Stewart and Hamlin's wish came true on lap 103 when David Gilliland hit the wall, bringing out the second caution of the afternoon. After everyone had pitted, Kyle Busch was in the lead ahead of Brian Vickers, Ryan Newman and Tony Stewart, so the risky strategy had paid off for Stewart and he was now back in sync. Alas, there was no such good news for Hamlin, who headed for the garage for the #11 to be tended to ... and never came back out again. "It's in the motor, it's smoking now," crew chief Mick Ford gloomily announced. "It looks like the thing is burned up. There's smoke coming up out of the air box."
"Obviously it was another engine failure," said Hamlin, agreeing that it was "disappointing, for sure." The ¢11 team has needed to change engines twice before races this season (Daytona and Las Vegas) but their decision not to do so again here cost them a good race showing and points to a more serious problem with engines at Joe Gibbs Racing.
Back on track, Kyle found Tony Stewart the main threat as racing got under way again. Smoke was quickly up into second and pressing hard but not quite good enough to beat Rowdy just yet. Vickers and Newman contested third and fourth while behind them Kevin Harvick had risen unnoticed to fifth place. Further back, the lower top ten positions were being fought over by the likes of Clint Bowyer, Paul Menard (who had gambled on a two tyre strategy last stop), Jimmie Johnson, Matt Kenseth, Juan Montoya, Carl Edwards and a much happier Greg Biffle.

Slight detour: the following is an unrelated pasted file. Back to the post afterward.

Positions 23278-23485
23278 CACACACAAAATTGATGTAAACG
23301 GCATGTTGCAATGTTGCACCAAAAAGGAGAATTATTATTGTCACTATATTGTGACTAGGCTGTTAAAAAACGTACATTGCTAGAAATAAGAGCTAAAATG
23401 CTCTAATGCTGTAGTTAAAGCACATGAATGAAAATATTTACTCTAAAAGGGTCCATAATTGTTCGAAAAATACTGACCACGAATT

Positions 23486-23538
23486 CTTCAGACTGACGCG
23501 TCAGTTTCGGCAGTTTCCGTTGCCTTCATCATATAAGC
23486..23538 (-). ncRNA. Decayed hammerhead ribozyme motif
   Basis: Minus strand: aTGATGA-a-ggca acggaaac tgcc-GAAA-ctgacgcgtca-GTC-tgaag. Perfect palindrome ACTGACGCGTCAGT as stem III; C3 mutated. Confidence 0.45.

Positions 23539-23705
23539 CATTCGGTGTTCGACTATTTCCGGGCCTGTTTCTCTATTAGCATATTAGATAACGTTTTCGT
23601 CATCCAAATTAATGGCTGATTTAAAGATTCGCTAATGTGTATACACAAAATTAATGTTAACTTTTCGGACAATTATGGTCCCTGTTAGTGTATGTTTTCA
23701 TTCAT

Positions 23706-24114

The track was still green when the cars started to come in for their next pit stops on lap 138. Kyle had a characteristically flawless pit stop and emerged 6.3s ahead of Stewart in the lead; Stewart set about closing the gap, but it was all looking rather like a done deal at this point. Surely no one could stop Kyle from climbing back to back victories?